Let’s start with perhaps the most controversial one. Many people think that you can’t freeze cooked rice, but you absolutely can! Simply cool it quickly by placing the container of rice in cold water, cover it and pop it into the freezer within an hour of cooking. Before eating, defrost the rice in the fridge and then reheat it until it’s piping hot before serving straightaway. Read more advice on safely freezing and reheating rice.
If you’ve bought a box of eggs but aren’t going to use them all straightaway, you can freeze them by cracking them into a sealable container. If you’re likely to need just the yolks or just the whites for a particular dish – such as chocolate mousse – you can also freeze the two separately.
There’s never any reason to pour leftover milk down the sink or have a piece of cheese going mouldy at the back of the fridge. Here’s how to freeze different dairy products:
- Milk - freeze in plastic containers – small ones work best, as big ones take ages to defrost and take up a lot of space in the freezer. Remember to pour a bit out before putting the lid back on, as milk expands when it freezes! Ideally, freeze it as soon as possible after buying and put it in the fridge to thaw out when you need it. Give it a good shake before pouring, and use it within 24 hours. You can also freeze it in an ice cube container ready to pop straight into a steaming mug of tea!
- Cream - whip fresh cream and freeze in a plastic container (double cream freezes better than single).
- Butter - freeze in cubes and add them straight into the saucepan when you’re cooking. Alternatively, defrost in the microwave in short bursts on a low setting.
- Yoghurt - freeze in their plastic containers or in lolly moulds for a delicious summer snack.
- Cheese - the easiest way to freeze cheese is to grate it first – then it’s ready and waiting for a quick and easy topping for all your favourite dishes.
4. Fruit and veg
720,000 whole oranges and 800,000 whole apples are binned every day in the UK, but they needn’t be! They freeze well, as does pretty much all fruit and veg, so there’s no reason to consign unwanted fresh produce to the bin. Having frozen fruit on standby is great when you’re making smoothies or desserts, while freezing boiled or roasted veg gives you a stress-free extra serving of your five-a-day to bulk up dinners.
Plunge sliced apples into boiling water for a couple of minutes and then freeze them in a single layer, packing them into bags once they’ve frozen. Citrus fruits like oranges, lemons and grapefruit freeze well in slices, and can also be juiced into ice cube trays.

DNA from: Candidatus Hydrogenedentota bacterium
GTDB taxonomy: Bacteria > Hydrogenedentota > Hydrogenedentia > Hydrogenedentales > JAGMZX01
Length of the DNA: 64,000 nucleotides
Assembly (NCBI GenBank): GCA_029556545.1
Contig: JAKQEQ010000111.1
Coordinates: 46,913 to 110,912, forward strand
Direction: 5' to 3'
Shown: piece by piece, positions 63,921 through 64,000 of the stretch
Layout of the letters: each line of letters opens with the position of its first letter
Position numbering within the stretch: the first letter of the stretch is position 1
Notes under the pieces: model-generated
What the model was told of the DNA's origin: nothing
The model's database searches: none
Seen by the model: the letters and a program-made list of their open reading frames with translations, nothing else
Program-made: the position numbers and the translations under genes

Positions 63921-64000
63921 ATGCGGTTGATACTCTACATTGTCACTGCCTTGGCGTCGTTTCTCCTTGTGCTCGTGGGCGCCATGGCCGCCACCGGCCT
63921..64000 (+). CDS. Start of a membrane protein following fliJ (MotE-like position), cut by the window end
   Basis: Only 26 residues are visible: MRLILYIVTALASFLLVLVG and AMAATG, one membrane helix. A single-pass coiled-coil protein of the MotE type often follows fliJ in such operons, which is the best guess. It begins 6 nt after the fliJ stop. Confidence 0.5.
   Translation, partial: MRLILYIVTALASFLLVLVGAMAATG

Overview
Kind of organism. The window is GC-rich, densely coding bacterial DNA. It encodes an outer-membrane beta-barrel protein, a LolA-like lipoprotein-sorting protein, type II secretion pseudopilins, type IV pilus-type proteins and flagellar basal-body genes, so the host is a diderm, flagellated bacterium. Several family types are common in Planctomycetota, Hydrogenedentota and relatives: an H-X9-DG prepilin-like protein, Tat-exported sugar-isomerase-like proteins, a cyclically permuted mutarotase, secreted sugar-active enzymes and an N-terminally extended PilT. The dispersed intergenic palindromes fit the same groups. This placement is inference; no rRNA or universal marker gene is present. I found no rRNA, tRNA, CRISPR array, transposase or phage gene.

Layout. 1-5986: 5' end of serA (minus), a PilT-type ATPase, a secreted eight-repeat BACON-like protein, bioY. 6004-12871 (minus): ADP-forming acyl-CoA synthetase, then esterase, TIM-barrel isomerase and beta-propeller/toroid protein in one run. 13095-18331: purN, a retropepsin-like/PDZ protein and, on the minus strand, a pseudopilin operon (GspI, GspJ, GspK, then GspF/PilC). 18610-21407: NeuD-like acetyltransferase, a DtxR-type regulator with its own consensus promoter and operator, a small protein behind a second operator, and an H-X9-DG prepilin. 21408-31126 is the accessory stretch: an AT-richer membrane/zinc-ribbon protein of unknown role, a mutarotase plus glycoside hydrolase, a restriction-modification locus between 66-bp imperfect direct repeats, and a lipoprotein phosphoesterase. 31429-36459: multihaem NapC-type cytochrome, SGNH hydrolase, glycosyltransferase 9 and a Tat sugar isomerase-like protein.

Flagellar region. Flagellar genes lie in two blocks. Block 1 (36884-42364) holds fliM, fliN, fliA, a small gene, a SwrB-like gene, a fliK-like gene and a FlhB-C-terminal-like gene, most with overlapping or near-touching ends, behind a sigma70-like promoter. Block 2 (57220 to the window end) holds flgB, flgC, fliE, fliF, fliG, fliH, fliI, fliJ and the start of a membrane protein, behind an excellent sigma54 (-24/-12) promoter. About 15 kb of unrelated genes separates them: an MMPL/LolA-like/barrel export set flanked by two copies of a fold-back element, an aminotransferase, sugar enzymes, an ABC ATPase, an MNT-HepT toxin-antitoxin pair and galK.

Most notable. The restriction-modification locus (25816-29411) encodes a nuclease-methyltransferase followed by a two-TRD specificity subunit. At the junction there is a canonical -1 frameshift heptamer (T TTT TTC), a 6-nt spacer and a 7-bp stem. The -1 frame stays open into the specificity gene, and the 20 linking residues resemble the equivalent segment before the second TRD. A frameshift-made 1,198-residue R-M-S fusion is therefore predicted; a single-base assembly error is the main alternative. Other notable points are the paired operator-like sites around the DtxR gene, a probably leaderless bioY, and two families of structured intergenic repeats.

You can freeze lots of vegetables, too. For example, you can freeze cooked carrots in a sealed container labelled with the date you froze them, or you can parboil uncooked carrots for a few minutes and cool them in iced water before freezing them. You could even add carrot to a vegetable stock freezer bag along with onions and celery for an easy starter for stews or soups.
4.4 million whole potatoes are thrown out in the UK each day, making them one of the country’s most wasted foods. Once again, it’s the freezer to the rescue when it comes to saving these sorry spuds from the bin – they can be frozen no matter how they’re cooked, and uncooked potatoes just need a 5-minute boil before they’re ready to be frozen too.
Fresh herbs never seem to last long, and what’s more, they often come in big bags with far more than you need. Rather than letting the rest of the bag rot in the bottom of the fridge, simply freeze them whole in bags or chop them up and freeze them in water in an ice cube tray. You can add them into your cooking still frozen!
7. Baked goods
The freezer is also great for loaves of bread, packets of croissants, cakes and any other baked goods you’re not going to get through. You can pop a loaf of bread in the freezer and take a slice or two out at a time whenever you need bread. You don’t even need to defrost it – you can make sandwiches from frozen bread in the morning and they’ll defrost by lunchtime with the filling staying nice and cool. You can also pop a slice of frozen bread in the toaster (just allow slightly more time than you would if you were toasting it from fresh).
Tip: Give sliced loaves a quick tap on a hard surface before freezing them – it’ll stop the slices sticking together! If you’re freezing cake, cut it into slices and put greaseproof paper between the slices so that you can easily take out a piece at a time.
For even more tips on what you can freeze, including advice on freezing different kinds of fruit and veg, check out our A-Z guide to food storage.